The smartphone maker reports a month-on-month drop of 4.59% in May, and a year-on-year decline of 27.37%. Revenue for the month stands at NT$21,065 million, compared to NT$22,079 million in April.
The May decline is another unwelcome sign for the company which has been battling to turn its fortunes around in recent years in the fiercely competitive Android smartphone space, with a run of declining quarters culminating in its first ever quarterly loss in Q3 2013.
HTC then narrowly avoided another loss the following quarter — owing to a one-off windfall from selling its stake in Beats, before dipping back into the red again in Q1 this year. (Had HTC held on to its Beats’ stake a little longer, of course, it might well have won a much larger windfall.)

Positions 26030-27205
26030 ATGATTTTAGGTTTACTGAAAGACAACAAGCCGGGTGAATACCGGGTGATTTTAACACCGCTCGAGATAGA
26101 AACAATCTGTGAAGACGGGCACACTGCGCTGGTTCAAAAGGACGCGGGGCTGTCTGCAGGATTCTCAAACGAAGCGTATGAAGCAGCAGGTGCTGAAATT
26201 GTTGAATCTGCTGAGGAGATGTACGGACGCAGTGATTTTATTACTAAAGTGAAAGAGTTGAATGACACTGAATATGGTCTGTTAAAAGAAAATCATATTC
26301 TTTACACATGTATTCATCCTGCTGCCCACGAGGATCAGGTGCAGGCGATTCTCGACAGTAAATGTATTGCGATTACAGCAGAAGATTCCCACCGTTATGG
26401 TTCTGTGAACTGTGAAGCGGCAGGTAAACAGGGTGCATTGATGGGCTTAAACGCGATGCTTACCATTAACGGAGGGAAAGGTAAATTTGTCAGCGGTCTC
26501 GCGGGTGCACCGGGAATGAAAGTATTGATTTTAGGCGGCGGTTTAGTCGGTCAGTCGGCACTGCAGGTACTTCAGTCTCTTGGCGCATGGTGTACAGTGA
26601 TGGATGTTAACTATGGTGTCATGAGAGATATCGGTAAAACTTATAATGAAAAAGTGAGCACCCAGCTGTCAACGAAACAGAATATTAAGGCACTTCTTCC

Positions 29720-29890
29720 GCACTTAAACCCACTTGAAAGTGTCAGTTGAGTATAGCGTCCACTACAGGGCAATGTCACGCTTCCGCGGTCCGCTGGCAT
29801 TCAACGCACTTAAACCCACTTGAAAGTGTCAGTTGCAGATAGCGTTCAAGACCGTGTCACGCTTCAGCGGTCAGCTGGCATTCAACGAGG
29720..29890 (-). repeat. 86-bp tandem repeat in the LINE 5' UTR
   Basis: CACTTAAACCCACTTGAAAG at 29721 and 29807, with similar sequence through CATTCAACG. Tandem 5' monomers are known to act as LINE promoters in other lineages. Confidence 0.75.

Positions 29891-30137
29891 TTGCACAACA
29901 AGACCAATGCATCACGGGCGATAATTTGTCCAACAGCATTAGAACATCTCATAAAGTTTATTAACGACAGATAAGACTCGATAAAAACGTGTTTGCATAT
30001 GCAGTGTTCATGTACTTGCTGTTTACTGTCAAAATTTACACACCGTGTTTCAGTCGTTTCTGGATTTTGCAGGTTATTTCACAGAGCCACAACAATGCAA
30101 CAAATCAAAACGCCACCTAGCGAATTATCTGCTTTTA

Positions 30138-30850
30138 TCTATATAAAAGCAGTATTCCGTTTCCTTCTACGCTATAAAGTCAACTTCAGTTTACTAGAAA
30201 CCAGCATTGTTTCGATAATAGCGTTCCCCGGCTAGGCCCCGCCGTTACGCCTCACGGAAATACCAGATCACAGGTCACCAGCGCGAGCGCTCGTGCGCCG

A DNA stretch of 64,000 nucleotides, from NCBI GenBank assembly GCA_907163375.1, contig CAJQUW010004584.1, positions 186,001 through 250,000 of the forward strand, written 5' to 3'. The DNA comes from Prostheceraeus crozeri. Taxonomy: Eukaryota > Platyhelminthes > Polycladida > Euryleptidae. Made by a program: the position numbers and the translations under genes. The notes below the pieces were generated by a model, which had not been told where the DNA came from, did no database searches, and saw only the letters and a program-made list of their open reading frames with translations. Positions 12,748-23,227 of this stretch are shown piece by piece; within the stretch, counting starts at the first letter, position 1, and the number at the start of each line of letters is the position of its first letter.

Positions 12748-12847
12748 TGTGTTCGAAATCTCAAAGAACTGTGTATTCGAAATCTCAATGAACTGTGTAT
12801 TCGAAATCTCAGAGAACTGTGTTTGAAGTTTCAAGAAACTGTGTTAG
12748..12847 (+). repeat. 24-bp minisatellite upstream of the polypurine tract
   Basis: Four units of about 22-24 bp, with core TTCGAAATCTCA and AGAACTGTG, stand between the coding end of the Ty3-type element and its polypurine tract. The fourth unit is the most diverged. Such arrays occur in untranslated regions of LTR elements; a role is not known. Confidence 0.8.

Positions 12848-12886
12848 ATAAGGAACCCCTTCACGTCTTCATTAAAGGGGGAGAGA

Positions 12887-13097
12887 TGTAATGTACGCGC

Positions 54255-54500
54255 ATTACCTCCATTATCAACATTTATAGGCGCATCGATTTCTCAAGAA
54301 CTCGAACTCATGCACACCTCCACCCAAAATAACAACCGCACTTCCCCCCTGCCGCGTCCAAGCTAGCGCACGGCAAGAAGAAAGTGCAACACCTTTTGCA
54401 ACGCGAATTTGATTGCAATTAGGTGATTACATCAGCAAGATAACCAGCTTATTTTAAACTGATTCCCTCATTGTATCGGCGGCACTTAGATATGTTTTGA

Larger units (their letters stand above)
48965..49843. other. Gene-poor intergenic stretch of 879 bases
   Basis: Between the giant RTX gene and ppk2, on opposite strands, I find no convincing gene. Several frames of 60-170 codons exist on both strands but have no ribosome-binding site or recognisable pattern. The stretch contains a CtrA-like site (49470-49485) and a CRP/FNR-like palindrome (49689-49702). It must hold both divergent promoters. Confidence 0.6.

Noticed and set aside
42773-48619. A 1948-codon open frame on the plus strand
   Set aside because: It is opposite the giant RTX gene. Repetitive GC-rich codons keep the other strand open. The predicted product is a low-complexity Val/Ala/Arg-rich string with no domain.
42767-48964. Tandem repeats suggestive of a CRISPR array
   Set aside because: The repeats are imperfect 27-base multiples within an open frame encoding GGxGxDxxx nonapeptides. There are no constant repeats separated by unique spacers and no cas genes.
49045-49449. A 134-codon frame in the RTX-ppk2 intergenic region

At the end of Q1 this year HTC unveiled a new flagship handset, the One M8, which — like the company’s prior flagships — has been well-reviewed. TC’s own Darrell Etherington dubbed it “the best new Android smartphone” in his March 31 review.
So it’s certainly disheartening for HTC to see its revenues slipping back again, despite the calibre of its devices continuing to generate buzz.
HTC did announce a forthcoming mid-range device, the clumsily named HTC One Mini 2, in mid May, which is aimed at expanding its appeal to more mass market buyers, rather than focusing on the relative minority of top tier flagship buyers. Smartphone industry growth is now skewed to mid-tier and budget devices, thanks to rising rates of smartphone adoption in developing countries.
But that more affordable new HTC handset wasn’t due to ship til the end of the month, so any sales of the One Mini 2 won’t be reflected in its monthly revenues yet.
According to Bloomberg journalist Tim Culpan HTC is still maintaining its sales guidance for Q2, despite the May decline. So it’s possible the May dip is just a blip.
We’ll have to wait for HTC’s Q2 financials to see whether its broader portfolio focus is having a positive effect on its bottom line.